Stand on this corner and watch as busy modern Ballarat streams down Sturt Street and around the corner onto Grenville Street; cars, buses, trucks, motorbikes pass you by, much the same way they have over the past 160 years. Before you start this journey through Ballarat's past, pause for a moment and imagine when there were no streets, no buildings, only a river which ran straight through here.
For an estimated 25,000 years the Boro Gundij clan lived here, one of the 25 clans speaking the Wathaurong language whose territory stretch from here west towards Trawalla, south into the Otways and Geelong, and east past Melton.
In 1837, a Scottish squatter named Archibald Yuille first coined the term 'Ballaarat' - joining two Wathaurong words 'Balla' and 'Arat' to mean 'resting place' - but this part of town has been far from restful in more than 175 years since...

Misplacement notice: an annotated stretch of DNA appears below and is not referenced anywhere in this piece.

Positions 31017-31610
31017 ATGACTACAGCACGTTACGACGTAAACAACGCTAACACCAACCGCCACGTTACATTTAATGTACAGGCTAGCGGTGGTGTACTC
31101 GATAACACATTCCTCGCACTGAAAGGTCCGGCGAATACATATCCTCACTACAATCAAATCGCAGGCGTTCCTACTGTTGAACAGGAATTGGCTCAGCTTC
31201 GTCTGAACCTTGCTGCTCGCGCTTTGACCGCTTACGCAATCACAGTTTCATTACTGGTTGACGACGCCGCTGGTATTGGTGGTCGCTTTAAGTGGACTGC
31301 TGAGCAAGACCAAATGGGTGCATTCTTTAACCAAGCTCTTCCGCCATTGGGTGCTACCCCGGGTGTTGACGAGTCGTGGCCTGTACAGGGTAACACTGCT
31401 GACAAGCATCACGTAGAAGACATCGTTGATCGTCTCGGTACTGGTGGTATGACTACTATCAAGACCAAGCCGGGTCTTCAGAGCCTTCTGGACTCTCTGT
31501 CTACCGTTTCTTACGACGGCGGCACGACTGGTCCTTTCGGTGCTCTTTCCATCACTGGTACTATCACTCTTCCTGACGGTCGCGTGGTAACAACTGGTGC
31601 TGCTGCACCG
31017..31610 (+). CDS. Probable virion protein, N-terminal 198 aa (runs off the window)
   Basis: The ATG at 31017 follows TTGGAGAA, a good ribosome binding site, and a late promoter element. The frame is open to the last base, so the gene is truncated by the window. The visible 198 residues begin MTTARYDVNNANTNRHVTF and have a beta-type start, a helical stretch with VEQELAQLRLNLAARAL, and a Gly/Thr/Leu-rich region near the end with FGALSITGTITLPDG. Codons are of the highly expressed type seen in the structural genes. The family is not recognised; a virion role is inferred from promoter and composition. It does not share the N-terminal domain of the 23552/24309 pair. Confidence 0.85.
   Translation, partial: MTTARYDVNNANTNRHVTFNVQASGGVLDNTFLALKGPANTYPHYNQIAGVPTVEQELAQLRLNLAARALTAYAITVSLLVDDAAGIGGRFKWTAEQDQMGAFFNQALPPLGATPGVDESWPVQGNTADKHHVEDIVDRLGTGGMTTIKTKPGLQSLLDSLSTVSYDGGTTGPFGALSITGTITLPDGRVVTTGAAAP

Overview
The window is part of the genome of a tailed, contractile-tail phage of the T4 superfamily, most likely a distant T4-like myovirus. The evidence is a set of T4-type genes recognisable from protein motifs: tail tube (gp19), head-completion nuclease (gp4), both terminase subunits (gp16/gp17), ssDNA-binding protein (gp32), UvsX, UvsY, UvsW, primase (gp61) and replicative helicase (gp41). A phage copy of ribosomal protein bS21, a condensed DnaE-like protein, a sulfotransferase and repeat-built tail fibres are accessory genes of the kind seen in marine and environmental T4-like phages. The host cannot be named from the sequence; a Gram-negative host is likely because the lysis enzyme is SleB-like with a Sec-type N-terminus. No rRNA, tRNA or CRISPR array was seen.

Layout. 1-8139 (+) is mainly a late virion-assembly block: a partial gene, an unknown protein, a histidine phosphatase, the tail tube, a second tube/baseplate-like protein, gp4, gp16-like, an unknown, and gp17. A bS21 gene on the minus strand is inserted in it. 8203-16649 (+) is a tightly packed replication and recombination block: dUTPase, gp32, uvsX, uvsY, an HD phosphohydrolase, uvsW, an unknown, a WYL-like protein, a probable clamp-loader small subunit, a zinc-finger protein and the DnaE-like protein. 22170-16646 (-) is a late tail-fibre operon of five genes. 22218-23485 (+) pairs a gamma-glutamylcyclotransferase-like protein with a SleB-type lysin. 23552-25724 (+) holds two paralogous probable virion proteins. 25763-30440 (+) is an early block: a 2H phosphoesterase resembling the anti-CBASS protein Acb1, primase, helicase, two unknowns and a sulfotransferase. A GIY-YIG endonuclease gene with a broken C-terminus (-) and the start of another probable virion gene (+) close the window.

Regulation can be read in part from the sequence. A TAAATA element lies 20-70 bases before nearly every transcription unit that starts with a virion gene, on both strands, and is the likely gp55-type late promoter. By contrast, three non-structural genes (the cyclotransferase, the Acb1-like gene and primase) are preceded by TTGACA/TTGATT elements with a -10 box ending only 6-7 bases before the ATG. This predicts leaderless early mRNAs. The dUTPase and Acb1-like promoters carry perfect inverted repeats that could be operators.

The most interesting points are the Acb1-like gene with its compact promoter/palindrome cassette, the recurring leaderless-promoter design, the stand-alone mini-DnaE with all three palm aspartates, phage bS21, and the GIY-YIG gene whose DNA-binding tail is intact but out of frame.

The original Wathaurong name for the Yarrowee River was Yaramlok - it was the arrival of Scottish pastoralists who invoked the Yarrow River from their homeland which gave it its contemporary name today.
In 1851 the discovery of gold led to one of the biggest gold rushes in world history - thousands of people flocked here in search of gold within days of an announced find at Poverty Point, and the beginnings of intensive European settlement in this valley.
The mass arrival of people led to the very first major structure to be built here - a bridge crossing the Yarramlok/Yarrowee River - to which the Bridge Mall owes its name.
"Between Albert and Grenville Streets was a low lying flat through which flowed the Yarrowee, a shallow wide creek... in the creek in the middle of this swamp, the diggers came and panned off their wash dirt."
"A crude wooden bridge was erected over this swampy ground. The width of this bridge determined Bridge Street and from it came the name of this narrow street." Nathan Spielvogel